Some insurance products, such as private placement insurance, can also be used to defer gains for high-net worth clients, Hilbert said. The policies are a type of variable life insurance whose cash value is tied to how investments in the policy perform - with any gains not taxable because they are not a straightforward investment.
Those products are far from being for everyone. Purchasers must meet hefty thresholds for assets including income and investments. Premiums can start at $1 million for a $10 million policy and the policy holder gives up liquidity and control over investment choices.
Tax-deferring moves may be especially appealing to wealthy, elderly clients. Deferring capital gains often helps heirs since the gain is calculated based on market value when the grantor dies, not when it was acquired. Beneficiaries can then sell the asset at little to no gain.
The need to minimize potential estate taxes is no longer as pressing for many families, since the exemption on the tax for estates remains at just over $5 million.
PREPARING FOR VOLATILITY
Financial advisers say last week's tax deal doesn't mean they are only suggesting defensive strategies - as it has also created some opportunities for more aggressive investing. It has removed an immediate uncertainty from the financial markets as shown by the rally in equities. At the same time, the U.S. Treasury debt market has been weakening.
In the final months of last year, Robert Fross, co-owner of Fross & Fross Wealth Management in The Villages, Florida, had several clients insist on moving all of their investments into cash for fear that lawmakers' inability to come to a budget deal would cause a "financial Armageddon." The firm manages $350 million in client assets, mostly for retirees.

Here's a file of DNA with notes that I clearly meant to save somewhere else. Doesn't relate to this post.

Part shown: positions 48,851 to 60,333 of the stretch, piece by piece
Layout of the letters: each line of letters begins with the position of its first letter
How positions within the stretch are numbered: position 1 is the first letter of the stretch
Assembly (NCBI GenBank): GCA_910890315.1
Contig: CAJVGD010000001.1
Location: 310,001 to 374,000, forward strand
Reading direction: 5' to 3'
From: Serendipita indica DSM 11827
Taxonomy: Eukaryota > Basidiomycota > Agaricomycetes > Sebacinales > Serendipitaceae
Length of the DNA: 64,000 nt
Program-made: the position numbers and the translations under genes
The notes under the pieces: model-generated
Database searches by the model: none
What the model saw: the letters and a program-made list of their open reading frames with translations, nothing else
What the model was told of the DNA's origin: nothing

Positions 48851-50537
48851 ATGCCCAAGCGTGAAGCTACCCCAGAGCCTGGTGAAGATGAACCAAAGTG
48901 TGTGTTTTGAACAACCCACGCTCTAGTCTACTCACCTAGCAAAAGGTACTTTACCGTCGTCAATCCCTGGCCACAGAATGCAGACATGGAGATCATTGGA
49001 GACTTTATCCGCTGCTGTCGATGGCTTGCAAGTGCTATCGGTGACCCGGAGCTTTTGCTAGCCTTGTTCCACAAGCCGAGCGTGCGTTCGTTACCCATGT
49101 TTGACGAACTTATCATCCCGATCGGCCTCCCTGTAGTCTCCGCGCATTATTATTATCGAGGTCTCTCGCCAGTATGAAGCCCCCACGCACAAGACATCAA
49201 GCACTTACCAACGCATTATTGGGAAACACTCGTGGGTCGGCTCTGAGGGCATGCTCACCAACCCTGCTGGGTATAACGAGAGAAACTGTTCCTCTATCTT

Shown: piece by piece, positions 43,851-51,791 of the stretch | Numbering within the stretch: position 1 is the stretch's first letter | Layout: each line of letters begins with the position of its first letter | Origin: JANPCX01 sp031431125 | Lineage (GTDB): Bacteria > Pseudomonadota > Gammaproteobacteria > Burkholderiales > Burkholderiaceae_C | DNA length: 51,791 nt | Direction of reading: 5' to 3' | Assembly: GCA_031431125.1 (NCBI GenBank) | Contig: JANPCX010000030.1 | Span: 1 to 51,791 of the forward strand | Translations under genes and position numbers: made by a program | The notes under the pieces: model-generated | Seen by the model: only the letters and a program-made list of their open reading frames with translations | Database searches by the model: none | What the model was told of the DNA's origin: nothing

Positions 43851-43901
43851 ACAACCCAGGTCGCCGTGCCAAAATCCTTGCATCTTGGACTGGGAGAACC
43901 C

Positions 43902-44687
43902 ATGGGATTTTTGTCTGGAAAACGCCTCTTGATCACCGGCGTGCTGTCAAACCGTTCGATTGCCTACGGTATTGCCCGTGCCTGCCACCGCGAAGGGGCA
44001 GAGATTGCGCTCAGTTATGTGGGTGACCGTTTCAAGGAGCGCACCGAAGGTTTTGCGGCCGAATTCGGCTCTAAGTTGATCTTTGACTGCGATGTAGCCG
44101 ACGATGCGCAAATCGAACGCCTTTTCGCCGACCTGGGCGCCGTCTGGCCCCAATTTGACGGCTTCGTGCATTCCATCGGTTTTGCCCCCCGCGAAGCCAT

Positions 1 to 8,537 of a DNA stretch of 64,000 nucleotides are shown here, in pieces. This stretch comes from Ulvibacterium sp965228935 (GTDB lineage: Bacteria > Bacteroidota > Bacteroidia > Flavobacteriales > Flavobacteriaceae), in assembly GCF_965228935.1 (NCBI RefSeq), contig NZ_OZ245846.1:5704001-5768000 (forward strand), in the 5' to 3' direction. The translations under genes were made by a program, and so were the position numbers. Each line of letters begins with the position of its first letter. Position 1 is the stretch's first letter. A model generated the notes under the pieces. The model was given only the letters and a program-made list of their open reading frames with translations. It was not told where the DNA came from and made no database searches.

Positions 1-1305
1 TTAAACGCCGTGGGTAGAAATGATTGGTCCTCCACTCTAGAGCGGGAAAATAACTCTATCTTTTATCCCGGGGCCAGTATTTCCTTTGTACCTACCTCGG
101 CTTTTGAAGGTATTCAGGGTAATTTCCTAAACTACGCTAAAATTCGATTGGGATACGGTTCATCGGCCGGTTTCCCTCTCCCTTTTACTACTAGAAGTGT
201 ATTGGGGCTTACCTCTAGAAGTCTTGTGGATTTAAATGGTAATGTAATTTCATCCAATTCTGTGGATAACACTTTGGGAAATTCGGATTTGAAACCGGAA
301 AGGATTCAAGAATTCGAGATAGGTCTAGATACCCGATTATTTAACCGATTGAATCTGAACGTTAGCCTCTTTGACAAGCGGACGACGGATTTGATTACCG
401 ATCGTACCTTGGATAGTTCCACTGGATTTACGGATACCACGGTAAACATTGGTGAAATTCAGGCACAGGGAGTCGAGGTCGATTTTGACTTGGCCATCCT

Fross said he had no trouble Wednesday coaxing those clients back into equities. But, he and other advisers say they are cautioning clients to expect volatility - including big market swings during what are likely to be contentious debates in Congress over spending cuts and the debt limit.
The last time the debt ceiling was debated, in the summer of 2011, the Dow Jones industrial average saw several days in a row of 400-plus point swings.
"I am telling (clients) it's still going to be very volatile given the uncertainty around the debt ceiling," said Michael Pomerantz, president of Pomerantz Financial Associates, a Cherry Hill, New Jersey-based financial adviser with $80 million in assets under management. His clients now investing in the markets, do so over a period of time rather than all at once, to protect against market swings.
Municipal bonds, which retained their tax-exempt status during the fiscal showdown, are also something advisers and strategists are recommending. Alan Dalewitz, a senior vice president with Herbert J. Sims & Co, a Connecticut-based firm focused on fixed income, said munis are one of his favorite investments for clients right now, both because of their tax status and because their valuations are attractive. But he is also cautious - the tax exempt status may not make it through upcoming budget negotiations, he noted.
© 2023 Thomson/Reuters. All rights reserved.